Birmingham University Injunction

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Birmingham University has recently been granted an injunction that criminalises any occupation of university property for the next year.

The injunction follows a recent occupation of an abandoned campus building and other protests which have resulted in sanctions against students.

Tessa Gregory, a solicitor at Public Interest Lawyers who is acting on behalf of Birmingham students, described recent events as being ‘a shameful attempt by the university to prevent students from exercising their lawful right to protest.’ A Birmingham University spokesperson claimed that the injunction would have no effect of the right of student protest on campus; ‘it merely covers the unauthorised occupation of campus or buildings.’

Other universities have also resorted to legal action to end occupations. Sheffield University have recently withdrawn a similar injunction last week after successful negotiations between student occupiers and university authorities. Students at Royal Holloway were also threatened with a high court injunction, although the occupation ended before the university resorted to such action.

Asked to comment on the Birmingham injunction and Oxford’s response to a future occupation, an Oxford University spokesperson stated that the University ‘fully supports people’s right to protest, as long as it is within the law. We do not support occupying University buildings as a means of protest. Any response to a particular protest would depend on the circumstances.’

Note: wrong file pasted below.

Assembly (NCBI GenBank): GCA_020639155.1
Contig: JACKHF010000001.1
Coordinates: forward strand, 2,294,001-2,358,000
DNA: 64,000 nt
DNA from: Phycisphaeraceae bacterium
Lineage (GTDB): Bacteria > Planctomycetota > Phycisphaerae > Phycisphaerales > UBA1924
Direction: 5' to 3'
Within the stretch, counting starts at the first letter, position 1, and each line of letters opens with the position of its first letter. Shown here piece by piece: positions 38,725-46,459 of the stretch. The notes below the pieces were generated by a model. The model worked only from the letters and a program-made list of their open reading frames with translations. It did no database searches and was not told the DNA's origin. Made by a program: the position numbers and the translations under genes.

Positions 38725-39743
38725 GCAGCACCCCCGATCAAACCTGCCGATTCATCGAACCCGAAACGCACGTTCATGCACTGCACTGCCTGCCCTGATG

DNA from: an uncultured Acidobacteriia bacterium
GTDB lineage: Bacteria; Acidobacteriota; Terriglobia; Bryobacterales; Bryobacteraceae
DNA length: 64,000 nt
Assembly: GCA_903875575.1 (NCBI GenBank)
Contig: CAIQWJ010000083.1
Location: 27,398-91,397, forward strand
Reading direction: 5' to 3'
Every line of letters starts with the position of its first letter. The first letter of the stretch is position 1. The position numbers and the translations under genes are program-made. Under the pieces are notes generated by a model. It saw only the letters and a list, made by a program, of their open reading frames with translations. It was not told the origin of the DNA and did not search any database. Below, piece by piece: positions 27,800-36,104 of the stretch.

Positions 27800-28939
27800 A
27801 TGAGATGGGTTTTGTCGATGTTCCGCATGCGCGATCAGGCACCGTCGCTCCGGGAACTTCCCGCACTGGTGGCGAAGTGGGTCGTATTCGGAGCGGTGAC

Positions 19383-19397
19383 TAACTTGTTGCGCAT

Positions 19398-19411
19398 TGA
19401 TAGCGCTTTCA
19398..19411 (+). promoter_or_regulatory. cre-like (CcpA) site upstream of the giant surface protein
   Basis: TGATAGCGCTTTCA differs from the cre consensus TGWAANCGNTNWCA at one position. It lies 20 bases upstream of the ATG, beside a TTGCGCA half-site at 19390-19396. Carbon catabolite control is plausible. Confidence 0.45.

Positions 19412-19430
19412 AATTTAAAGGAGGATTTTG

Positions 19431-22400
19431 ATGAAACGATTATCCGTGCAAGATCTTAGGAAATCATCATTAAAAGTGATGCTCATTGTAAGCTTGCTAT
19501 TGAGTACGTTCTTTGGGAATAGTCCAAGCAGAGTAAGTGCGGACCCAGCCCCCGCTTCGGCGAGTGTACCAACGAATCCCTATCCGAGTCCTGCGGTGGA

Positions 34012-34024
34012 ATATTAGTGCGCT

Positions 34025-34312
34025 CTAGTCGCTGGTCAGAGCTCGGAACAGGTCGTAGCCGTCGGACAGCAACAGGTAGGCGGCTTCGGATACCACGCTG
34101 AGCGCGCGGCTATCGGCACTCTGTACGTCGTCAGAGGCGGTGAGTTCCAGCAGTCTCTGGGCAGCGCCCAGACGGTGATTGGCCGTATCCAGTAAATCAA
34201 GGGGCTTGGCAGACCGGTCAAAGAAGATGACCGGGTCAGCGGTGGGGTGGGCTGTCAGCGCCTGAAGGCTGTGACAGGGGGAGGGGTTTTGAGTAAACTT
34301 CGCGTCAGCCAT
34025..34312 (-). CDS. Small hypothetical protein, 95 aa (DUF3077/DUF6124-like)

In November 2010 the Radcliffe Camera in Oxford was occupied by a group of students as part of a wider protest against public sector cuts. The protest ended after more than 24 hours when the police managed to break through a door.

The National Campaign Against Fees and Cuts has placed the blame on the increasing privatisation of higher education. They say that certain principles, such as freedom of expression and democracy on campus, are being lost, as ‘high paid university executives are cracking down on all forms of dissent on universities’ campuses.” They will ‘fight this draconian injunction in court’ as well as disregarding the injunction in practice by organising more protests at Birmingham University.

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